BY Alonso Duralde
October 14 2009 6:00 AM ET
people agree that the movie version of A Chorus Line is pretty
terrible, but I was surprised that it wasn’t even mentioned in the
history of the show, particularly since the auditioners were probably
too young to have seen the stage version in its original run and were
likely familiar with the film.
It wasn’t a conscious decision -- we
weren’t opposed to it. As we winnowed down in the editing process what
the film was, it didn’t fit with the movie we were making. It was too
off-message. We had so many versions of this movie that we showed to
people close to us, and in the case of a film like this, we found the
editing was really critical -- you could have one scene that would make
the film feel it was moving too slowly, and then you could pull a
couple of scenes out and it would feel completely different. It was
just one of those things that didn’t make it in.
obviously lucked out with Jessica, a dancer who you followed from the
very beginning who makes it all the way through. How many people like
her did you have to shoot in order to get the one that got the part?
lot, I mean, it was like 70 or 80 people we were tracking from the
get-go. We had 10 camera crews at that open call where 3,000 people
went through. So throughout the day you’d be shooting, say, three or
four people auditioning for the role of Kristine, but by the end of
the day, some might advance to the next stage and some might not. We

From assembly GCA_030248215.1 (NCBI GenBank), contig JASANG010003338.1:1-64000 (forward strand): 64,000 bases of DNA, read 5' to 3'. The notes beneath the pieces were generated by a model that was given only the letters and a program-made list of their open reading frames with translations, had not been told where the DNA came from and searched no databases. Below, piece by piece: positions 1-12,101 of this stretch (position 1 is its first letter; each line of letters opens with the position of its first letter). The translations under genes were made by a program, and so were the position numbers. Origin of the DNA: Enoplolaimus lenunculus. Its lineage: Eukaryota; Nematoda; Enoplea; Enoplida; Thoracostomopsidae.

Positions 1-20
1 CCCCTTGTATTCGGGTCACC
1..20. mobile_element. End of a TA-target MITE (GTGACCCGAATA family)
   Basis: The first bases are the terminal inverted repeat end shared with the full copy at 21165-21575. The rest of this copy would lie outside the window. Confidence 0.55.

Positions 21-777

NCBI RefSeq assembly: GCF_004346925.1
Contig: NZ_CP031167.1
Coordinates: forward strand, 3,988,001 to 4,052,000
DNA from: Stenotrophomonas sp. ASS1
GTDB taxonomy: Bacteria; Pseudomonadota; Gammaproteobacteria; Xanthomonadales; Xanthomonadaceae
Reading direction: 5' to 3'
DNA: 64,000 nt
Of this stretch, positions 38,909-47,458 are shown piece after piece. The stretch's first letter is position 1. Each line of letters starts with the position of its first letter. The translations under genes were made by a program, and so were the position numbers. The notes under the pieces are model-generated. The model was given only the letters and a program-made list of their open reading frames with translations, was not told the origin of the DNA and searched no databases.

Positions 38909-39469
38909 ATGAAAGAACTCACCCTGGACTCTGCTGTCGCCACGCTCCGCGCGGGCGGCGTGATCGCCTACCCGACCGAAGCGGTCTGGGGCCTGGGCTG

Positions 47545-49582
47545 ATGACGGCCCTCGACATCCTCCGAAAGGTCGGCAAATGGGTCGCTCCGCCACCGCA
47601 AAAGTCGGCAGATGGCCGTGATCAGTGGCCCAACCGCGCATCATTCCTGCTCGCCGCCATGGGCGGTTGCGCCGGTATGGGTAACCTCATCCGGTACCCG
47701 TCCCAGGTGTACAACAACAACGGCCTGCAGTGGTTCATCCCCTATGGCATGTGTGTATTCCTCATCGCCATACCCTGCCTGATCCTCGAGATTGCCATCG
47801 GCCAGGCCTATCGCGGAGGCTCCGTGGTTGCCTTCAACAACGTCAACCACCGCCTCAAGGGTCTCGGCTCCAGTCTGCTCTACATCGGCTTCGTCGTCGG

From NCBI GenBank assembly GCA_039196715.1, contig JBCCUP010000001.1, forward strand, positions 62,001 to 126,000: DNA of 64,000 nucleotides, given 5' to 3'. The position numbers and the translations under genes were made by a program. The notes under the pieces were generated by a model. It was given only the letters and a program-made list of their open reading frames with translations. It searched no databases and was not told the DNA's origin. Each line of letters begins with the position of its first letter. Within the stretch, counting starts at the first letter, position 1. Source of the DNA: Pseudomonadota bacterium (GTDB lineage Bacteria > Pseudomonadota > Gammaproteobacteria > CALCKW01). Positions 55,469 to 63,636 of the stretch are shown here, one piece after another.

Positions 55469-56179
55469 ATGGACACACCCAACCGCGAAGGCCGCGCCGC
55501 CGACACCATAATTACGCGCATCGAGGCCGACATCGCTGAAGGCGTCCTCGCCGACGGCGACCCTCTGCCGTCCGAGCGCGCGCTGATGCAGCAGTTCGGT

just shot as much as we could, and while cuts were being made we kept
shooting and really amped it up toward the end of the process.
observing the process, what did you pick up on how the show has aged?
Parts of it are timeless, but there are certain aspects to it that are
very me-decade, mid ’70s. Paul’s big coming-out story was really
groundbreaking for the time, but for some modern audiences, it’s almost
quaint. I wonder if those issues came up in mounting the revival.
and I were just documenting what was happening with that team. What we
did experience in watching John the producer and Bob Avian the director
and [revival choreographer] Baayork Lee was that they wanted to create
something that was pretty much by and large true to the original. There
were a handful of adjustments here and there, but it’s a pretty fairly
strict interpretation overall. And it was interesting, when making the
casting decisions, you’d hear Bob say, and the group discuss -- if they
couldn’t ultimately decide on something -- they’d ask themselves, What
would Michael Bennett want? The ghost of Michael Bennett was really
present throughout the whole mounting of this production, and I really
felt they all wanted to create something that, if Michael were here
today, he would be very proud of and he would approve of. So that, from
a filmmaker point of view, was interesting to watch.
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